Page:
From Volume 7, Issue 18 of EIR Online, Published Apr. 29, 2008

Global Economic News

Fertilizer Hyperinflation Fuels Food Crisis

April 20 (EIRNS)—A major factor in the food crisis, but one little talked about, is the spike of fertilizer prices in the last year. By January 2008, aggregate fertilizer prices had jumped 200% for the world, according to the International Center for Soil Fertility and Agricultural Development (IFDC).

Not only are grain supplies at critically low levels, while grain prices are moving out of reach. But farmers in the developing world cannot even plant more to ease the situation, according to the World Food Program (WFP), because they can't afford fertilizer. The WFP has noted a paradoxical recent drop in crop planting in Africa, even while crop prices increase.

The IFDC attributes the spike in fertilizer prices to Western nations planting fertilizer-hungry corn for biofuels production. Further, the main input for nitrogen-based fertilizers is natural gas, which is not only expensive, but is increasingly being used to fill the infrastructure gap in electrical generation in countries from South Africa to the United States.

These competitions between energy and food production—natural gas as a feedstock for fertilizer vs. electricity; corn as a feedstock for cars vs. humans and animals, are pushing the world to the brink of famine—just the scenario that the British-owned Al Gore and the green free traders relish.

Canada Pays Farmers To Cull Pigs, Claiming a 'Meat Glut'

April 21 (EIRNS)—On April 14, amidst reports of the world food shortage, the government of Canada began its new "Cull Breeding Swine Program," claiming that farmers are facing low prices for their hogs, because there are too many being produced. The swine cull will pay farmers C$225 per head to kill off their breeding stock, and commit to an "empty barn" for three years. Using "markets" logic, the C$50 million program is aiming to shrink the Canadian adult breeding sow numbers by 10%, which then is supposed to drive up the price of pork. This kind of WTO-think is a ruse, covering for the breakdown in the food chain.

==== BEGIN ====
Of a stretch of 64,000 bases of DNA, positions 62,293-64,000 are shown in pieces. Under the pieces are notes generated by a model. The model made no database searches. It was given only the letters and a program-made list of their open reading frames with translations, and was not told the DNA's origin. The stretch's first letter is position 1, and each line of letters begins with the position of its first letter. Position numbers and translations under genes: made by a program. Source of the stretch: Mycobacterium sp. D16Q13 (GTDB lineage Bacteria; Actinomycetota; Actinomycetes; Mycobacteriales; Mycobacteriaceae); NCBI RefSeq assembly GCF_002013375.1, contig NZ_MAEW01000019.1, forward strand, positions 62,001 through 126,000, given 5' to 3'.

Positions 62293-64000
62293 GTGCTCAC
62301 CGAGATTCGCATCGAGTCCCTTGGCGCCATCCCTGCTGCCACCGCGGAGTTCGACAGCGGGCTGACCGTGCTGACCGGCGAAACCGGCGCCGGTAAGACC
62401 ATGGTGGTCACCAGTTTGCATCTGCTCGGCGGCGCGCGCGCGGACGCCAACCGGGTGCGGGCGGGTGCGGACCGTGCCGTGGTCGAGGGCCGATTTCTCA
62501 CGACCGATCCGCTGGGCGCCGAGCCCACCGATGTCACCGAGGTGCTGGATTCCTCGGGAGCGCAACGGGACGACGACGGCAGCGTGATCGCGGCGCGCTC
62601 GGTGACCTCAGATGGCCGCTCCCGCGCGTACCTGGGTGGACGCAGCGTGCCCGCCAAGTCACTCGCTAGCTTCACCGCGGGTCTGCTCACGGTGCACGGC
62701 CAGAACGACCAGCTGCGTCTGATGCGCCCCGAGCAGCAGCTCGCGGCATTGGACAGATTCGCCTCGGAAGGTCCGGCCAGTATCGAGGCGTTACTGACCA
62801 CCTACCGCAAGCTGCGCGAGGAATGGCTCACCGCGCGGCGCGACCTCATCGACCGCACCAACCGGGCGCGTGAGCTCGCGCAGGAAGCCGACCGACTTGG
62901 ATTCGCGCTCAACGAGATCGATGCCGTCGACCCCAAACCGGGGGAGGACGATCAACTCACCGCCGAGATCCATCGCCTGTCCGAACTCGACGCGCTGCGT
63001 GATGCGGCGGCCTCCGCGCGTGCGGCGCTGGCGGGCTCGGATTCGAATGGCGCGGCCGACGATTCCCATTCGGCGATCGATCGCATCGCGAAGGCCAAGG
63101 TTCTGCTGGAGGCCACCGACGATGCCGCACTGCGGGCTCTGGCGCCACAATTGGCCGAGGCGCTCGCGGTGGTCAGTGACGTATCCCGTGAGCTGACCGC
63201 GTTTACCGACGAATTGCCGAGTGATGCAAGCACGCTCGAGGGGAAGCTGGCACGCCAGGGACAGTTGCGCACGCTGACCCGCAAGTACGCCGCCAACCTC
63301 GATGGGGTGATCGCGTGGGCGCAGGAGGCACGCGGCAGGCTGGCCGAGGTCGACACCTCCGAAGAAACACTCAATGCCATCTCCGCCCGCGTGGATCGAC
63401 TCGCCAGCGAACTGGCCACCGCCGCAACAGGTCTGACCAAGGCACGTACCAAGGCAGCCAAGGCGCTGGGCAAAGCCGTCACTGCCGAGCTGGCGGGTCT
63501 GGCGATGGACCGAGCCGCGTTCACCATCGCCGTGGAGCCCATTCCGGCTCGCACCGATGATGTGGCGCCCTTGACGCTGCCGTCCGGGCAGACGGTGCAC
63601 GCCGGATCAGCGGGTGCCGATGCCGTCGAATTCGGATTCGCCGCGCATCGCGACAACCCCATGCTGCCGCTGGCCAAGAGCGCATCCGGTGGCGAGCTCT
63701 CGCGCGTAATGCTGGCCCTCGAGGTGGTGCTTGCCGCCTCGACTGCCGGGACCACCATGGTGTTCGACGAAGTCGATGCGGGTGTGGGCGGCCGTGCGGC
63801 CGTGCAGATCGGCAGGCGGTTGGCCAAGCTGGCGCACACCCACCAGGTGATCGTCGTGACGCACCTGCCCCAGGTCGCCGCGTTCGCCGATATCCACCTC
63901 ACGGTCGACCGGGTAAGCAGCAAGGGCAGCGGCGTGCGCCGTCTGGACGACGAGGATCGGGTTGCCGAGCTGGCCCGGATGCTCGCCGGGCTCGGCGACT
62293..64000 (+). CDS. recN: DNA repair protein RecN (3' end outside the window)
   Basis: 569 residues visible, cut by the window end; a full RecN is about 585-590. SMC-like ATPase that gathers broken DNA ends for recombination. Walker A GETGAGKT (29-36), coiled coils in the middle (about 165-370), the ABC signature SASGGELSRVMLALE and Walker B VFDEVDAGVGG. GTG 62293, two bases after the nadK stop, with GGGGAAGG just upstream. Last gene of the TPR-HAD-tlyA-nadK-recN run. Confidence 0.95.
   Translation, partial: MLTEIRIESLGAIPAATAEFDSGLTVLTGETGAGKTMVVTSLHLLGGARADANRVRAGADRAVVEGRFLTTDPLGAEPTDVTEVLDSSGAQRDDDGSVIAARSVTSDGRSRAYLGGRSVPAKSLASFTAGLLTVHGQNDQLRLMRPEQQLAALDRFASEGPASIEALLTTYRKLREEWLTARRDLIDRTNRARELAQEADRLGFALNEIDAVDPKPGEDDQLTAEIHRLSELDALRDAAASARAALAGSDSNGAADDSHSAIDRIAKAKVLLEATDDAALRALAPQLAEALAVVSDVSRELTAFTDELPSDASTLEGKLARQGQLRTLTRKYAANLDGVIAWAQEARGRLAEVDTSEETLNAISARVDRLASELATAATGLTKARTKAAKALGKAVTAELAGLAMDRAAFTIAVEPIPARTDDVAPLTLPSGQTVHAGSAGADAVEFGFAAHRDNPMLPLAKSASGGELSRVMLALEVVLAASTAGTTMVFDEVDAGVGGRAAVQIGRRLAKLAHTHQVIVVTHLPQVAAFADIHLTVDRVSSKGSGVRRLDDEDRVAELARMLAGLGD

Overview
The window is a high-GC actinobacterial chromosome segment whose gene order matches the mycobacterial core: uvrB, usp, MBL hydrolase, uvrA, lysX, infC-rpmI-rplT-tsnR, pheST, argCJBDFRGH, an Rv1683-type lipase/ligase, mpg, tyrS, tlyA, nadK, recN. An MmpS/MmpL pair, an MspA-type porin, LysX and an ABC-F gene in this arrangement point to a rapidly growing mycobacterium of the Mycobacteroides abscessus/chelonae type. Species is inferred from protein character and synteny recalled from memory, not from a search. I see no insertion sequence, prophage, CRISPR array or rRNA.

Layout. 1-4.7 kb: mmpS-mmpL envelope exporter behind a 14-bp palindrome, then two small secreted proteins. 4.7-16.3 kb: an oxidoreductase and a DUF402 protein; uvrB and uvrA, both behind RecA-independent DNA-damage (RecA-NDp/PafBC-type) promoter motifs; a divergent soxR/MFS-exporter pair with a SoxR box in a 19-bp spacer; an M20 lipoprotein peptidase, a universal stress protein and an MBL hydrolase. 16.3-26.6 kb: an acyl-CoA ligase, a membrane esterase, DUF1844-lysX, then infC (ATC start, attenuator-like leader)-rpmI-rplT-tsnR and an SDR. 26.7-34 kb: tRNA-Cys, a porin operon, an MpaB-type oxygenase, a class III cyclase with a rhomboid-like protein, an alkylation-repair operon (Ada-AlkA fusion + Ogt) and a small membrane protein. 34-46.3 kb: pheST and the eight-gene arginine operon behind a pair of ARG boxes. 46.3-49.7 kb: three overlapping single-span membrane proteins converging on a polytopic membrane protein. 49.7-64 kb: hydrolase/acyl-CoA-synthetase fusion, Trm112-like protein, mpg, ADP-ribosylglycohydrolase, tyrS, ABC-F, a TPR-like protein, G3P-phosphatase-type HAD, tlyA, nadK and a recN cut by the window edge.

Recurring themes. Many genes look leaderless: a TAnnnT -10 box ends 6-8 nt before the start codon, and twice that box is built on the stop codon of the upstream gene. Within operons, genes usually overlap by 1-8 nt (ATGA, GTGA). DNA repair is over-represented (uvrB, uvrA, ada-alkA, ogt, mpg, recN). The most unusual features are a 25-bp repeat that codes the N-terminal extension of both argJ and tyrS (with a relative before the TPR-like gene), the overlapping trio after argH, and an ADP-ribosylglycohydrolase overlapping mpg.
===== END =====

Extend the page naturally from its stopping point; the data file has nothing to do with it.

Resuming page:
The reality is that family-scale farmers in both the U.S. and Canada are losing US$50 a head because of underpayment by the cartel processors, relative to the high feed costs—mostly corn—as well as fuel, and other costs, to produce the livestock. Meantime, the factory farms run by the transnationals, such as Smithfield—producing over 20% of all U.S. hogs—continue.

There are reports that desperate farmers in Manitoba are gassing piglets to death, because they can't afford to feed and sell them. "It really goes against everything that a producer stands for," said Karl Kynock, chairman of the Manitoba Pork Council. "His mind-set for his whole life has been to raise food to supply people around the world ... and to care for animals in the best way possible."

This kind of destruction of food capacity was introduced as a standard part of the recommended farm policies of the 1980s-90s in the U.S.A., Canada, the EU, and elsewhere, under the excuse of "bringing markets into balance." The EU implemented quotas for milk and other goods, taxing farmers if they "overproduced." The U.S. implemented a sweeping dairy herd "buy-out," to drive out family-size dairy operations.

Bank of England a 'Giant Pawnbroker'

April 23 (EIRNS)—The Bank of England is acting "just like a giant pawnbroker" for the banks, with its £50 billion scheme to deal with the frozen banking system, the Guardian's economics editor Larry Elliott said April 22. Under BoE governor Mervyn King's plan, commercial banks are being allowed to "trade in" their untradable mortgage-backed securities for government gilts (bonds) at a discount, and for a handling fee.

The banks will be taking a substantial "haircut" in the process, Elliott said, because the discount will be 20-30%. "So you see it is just like a giant pawnbroker," Elliott said in a Guardian interview. "You take your dodgy stuff to the pawnbroker, and he gives you something less than its market value," for some funds.

King came up with this scheme after the Bear Stearns debacle, Elliott said. It is a "pretty drastic" operation, with no precedent, but the "banking system is so fragile" and so loaded with "toxic waste" that it will be undertaken.

Italy's ENEL Ready To Build Nuclear Reactors

April 22 (EIRNS)—CEO Fulvio Conti declared that ENEL, the Italian electricity producer, is ready to have operational nuclear plants in Italy in seven years. Conti plans three years for planning the projects and choice of sites, and 3-4 years for construction. A minimum of 4-5 plants, for a total of 5 GW, is necessary for the investment to be profitable, Conti told the daily Corriere della Sera.

The new Italian parliament, without the Green Party, makes the nuclear choice possible. ENEL already produces nuclear energy in Spain, Slovakia, and Romania, and is part of the French EPR project. Another potential investor is Edison, Italy's second electricity provider, which could enter into a consortium with ENEL.

Panic Spreading: Failing German Bank DHB 'Rescued'

April 23 (EIRNS)—German private bank Düsseldorfer Hypobank (DHB), one of the 50 largest banks in Germany, went belly-up yesterday and was saved from failure only by the intervention of the private German Banking Security Fund, which took DHB over and will now try to find a buyer. DHB, a mid-sized bank with some $42 billion in assets, dealt mainly in Pfandbrief covered bonds, which until recently were considered safe. DHB joins IKB and Sachsen LB on the list of recent German bank rescues, but the problems run much deeper than have been revealed so far, and go much higher up the banking food-chain.

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